Huawei’s Mate 60 Lineup, Weak Consumer Demand In China Responsible For iPhone 15 Selling Worse Than The iPhone 14

Apple’s progress in dominating the Chinese smartphone market has been halted due to several factors, such as the resurrection of Huawei paired with weak consumer demand. These reasons are why the iPhone 15 series has ended up performing worse than the iPhone 14 from last year.

Analysts estimate a 4.5 percent drop in shipments for the iPhone 15 in China, which equates to millions of units

Just 17 days after its official launch, the iPhone 15 might be in high demand in several countries, but the Chinese market reveals a completely different scenario. A report from Bloomberg states that last year’s iPhone 14 sold better in this region, with analysts estimating a 4.5 percent shipments drop. Unfortunately for Apple, the situation is not expected to improve in the region. Even if weak consumer demand was the sole factor, the technology giant would have pushed along and gained traction in the coming weeks.

Sadly, the emergence of Huawei and its Kirin 9000S chipset that powers a family of Mate 60 models has generated a host of problems for the likes of Apple and Qualcomm. Earlier, it was reported that even the highly expensive versions of the Mate 60, which is the ‘Ultimate Design’ variant, were out of stock the majority of the time, with the entire lineup outselling the iPhone 15. Though exact figures have yet to be shared, this popularity surge of Huawei is sure to cause Apple a headache going into 2024.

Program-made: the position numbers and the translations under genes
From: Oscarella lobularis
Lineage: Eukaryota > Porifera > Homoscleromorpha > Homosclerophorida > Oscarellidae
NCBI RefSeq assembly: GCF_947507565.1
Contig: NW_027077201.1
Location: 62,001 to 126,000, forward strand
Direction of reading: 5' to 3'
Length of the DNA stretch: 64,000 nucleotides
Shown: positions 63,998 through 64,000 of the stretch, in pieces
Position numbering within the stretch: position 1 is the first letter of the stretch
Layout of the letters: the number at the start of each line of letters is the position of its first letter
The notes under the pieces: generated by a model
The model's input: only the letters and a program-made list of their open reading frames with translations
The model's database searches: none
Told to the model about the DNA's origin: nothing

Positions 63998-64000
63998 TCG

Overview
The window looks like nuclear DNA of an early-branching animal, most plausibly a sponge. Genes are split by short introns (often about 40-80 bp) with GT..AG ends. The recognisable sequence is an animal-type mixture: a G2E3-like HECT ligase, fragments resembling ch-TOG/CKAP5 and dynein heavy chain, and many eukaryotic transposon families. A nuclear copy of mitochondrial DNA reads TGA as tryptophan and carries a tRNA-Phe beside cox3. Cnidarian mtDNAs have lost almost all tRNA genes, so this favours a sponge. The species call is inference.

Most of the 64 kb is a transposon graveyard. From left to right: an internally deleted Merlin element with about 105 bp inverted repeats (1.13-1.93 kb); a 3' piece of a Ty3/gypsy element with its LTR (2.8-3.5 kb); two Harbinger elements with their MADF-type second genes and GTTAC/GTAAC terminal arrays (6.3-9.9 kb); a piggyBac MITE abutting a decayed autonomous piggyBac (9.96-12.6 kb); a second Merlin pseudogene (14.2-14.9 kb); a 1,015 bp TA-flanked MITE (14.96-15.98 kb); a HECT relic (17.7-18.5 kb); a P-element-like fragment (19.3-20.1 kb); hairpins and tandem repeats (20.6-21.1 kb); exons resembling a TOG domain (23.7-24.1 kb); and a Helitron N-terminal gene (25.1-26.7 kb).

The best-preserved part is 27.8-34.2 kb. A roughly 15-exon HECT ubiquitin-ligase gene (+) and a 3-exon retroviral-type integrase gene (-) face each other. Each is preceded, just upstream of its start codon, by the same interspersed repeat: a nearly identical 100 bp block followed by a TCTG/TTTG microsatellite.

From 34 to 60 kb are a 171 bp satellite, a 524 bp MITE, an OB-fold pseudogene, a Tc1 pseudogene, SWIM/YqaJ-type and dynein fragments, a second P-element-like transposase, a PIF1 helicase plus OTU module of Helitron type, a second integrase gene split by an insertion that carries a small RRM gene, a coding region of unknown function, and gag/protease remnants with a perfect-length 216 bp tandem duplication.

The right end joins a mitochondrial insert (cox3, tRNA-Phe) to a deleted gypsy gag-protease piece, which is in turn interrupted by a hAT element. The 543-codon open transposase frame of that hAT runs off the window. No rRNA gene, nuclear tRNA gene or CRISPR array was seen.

Previously, TrendForce outlined some challenges that would make it difficult for Apple to continue selling iPhones at the same momentum in 2024, with one of them named Huawei. Once more, the former Chinese giant’s name was mentioned in the latest report, stating that the company will affect the customer’s buying decision, taking away market share from its rival.

Fortunately, a loss in one region possibly means a gain in the second, and with the number of upgrades present in the ‘Pro’ models, Apple can offset its losses in China by gaining a foothold in the U.S. market, that is, until Huawei decides to branch out to other countries.

News Source: Bloomberg

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